Jiao Guobiao was detained last week in connection with articles he published on the Diaoyo Islands. (Reuters/Richard Chung)
Jiao Guobiao was detained last week in connection with articles he published on the Diaoyo Islands. (Reuters/Richard Chung)

Chinese Internet writer detained after posting on Diaoyu

New York, September 18, 2012–Chinese authorities should release a well-known academic and Internet writer detained last week in connection with his published articles, the Committee to Protect Journalists said today. Jiao Guobiao has been targeted in the past for his articles criticizing the Chinese government.

Beijing’s public security bureau detained Jiao on September 12 on suspicion of inciting subversion of state power after he published articles on the dispute between China and Taiwan over the unoccupied Diaoyu Islands, according to the Independent Chinese PEN Center and Chinese Human Rights Defenders. Jiao, a former journalism professor, had lost his position at Beijing University in 2004 as a result of articles he had published that criticized the country’s Central Propaganda Bureau, CPJ research shows.

China has forcefully asserted its claim to the territory in recent weeks, with activists planting flags on the land and patriotic news coverage fueling incidents of anti-Japanese violence, according to news reports.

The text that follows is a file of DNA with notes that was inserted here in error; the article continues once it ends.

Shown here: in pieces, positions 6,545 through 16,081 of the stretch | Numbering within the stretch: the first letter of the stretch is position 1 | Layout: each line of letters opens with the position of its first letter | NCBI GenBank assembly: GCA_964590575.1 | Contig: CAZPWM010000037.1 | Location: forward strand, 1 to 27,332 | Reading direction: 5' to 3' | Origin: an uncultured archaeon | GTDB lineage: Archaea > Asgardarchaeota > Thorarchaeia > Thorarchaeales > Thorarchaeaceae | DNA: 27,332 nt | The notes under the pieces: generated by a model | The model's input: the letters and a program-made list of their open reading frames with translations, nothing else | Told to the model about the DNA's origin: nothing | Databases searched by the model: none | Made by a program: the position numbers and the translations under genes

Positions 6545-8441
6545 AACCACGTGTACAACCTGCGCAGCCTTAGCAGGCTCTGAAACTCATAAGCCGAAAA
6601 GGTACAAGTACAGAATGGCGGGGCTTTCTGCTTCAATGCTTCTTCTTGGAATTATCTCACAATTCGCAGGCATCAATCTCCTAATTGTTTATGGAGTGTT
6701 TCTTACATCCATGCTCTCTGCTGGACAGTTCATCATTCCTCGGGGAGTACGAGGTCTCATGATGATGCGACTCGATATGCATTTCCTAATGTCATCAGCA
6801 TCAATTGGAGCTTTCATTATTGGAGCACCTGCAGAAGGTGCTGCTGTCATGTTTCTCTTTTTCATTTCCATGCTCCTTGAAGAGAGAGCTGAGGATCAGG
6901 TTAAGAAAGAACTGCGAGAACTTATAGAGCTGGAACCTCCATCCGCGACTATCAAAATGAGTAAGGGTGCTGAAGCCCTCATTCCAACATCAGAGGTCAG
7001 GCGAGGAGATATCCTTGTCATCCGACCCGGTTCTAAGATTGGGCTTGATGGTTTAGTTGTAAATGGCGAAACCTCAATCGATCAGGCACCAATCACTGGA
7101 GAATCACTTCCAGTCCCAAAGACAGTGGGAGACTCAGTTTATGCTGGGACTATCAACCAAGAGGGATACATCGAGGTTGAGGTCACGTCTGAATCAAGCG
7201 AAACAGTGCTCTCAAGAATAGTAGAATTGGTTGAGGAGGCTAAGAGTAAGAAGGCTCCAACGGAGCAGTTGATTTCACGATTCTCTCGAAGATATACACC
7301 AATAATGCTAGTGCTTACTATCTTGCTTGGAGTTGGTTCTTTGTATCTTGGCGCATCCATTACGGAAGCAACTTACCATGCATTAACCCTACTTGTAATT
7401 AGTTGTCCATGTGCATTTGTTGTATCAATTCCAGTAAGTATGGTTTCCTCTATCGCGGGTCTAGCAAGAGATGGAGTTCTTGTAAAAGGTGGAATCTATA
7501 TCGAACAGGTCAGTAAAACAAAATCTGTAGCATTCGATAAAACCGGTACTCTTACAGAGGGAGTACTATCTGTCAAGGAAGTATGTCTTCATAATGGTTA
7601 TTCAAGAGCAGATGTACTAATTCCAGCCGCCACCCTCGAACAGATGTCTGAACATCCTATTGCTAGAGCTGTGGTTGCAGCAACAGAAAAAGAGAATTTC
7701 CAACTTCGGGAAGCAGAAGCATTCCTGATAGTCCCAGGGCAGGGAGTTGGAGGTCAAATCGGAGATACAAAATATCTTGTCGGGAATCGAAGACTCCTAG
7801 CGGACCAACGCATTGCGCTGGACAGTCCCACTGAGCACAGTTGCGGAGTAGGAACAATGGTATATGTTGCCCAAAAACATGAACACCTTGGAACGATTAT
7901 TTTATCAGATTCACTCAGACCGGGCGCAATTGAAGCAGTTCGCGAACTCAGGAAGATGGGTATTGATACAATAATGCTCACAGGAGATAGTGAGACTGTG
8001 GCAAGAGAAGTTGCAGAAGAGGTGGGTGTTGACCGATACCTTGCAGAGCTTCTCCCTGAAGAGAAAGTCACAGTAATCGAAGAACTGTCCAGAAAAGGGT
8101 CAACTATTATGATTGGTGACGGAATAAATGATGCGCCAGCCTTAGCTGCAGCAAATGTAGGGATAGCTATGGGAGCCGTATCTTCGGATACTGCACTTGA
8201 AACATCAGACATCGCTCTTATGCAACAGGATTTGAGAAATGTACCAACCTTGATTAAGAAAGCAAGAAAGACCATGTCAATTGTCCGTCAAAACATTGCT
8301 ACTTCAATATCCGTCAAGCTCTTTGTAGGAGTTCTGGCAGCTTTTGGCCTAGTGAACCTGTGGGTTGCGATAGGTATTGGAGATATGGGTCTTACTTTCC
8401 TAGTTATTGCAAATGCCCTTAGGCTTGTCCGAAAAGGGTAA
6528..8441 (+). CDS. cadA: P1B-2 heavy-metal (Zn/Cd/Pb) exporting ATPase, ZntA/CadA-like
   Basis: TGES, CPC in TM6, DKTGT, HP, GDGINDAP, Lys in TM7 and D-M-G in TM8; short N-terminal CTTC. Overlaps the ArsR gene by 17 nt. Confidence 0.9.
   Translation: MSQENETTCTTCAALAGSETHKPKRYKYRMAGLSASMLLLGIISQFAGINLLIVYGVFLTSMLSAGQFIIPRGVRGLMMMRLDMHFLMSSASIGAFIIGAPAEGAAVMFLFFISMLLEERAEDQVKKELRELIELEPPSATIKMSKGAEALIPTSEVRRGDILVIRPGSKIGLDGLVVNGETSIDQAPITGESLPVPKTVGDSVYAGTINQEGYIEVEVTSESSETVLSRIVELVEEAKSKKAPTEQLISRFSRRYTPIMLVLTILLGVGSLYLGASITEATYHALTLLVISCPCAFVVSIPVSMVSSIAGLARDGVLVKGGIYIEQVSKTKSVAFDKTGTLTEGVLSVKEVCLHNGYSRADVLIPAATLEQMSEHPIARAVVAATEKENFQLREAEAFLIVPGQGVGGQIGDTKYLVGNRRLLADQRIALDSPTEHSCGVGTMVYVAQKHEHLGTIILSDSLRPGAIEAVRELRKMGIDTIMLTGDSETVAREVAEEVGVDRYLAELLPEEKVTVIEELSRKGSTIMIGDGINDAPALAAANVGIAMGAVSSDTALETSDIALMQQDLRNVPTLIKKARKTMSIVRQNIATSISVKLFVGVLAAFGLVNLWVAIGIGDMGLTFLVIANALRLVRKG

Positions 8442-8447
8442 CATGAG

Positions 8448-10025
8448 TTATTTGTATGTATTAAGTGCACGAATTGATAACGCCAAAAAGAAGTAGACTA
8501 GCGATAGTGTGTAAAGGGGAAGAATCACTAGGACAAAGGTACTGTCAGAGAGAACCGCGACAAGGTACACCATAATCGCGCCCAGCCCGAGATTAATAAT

Chinese Human Rights Defenders did not specify where Jiao had published his articles, but his September 11 post on the exile-run news outlet Boxun discussed the Diaoyu Islands, which are known as “Senkaku” in Japan. The article also complained that Chinese officials were illegally infringing on citizens’ rights, after officials had forbidden Jiao from attending a PEN meeting in Korea in early September.

“We are deeply disturbed to learn that Jiao Guobiao has been detained and call on Beijing’s public security bureau to release him immediately,” said CPJ Executive Director Joel Simon. “China’s defense of its claim to the Diaoyu Islands is a matter of public interest, and journalists in China should be allowed to comment on it freely.”

Anti-state charges are frequently used against writers who comment on sensitive political issues, according to CPJ research. Nobel Peace prize laureate Liu Xiaobo is serving an 11-year sentence on inciting subversion of state power for writing about political reform, according to news reports. China was holding 27 journalists behind bars when CPJ conducted its worldwide census of imprisoned journalists on December 1, 2011.

  • For more data and analysis on China, visit CPJ’s China page here.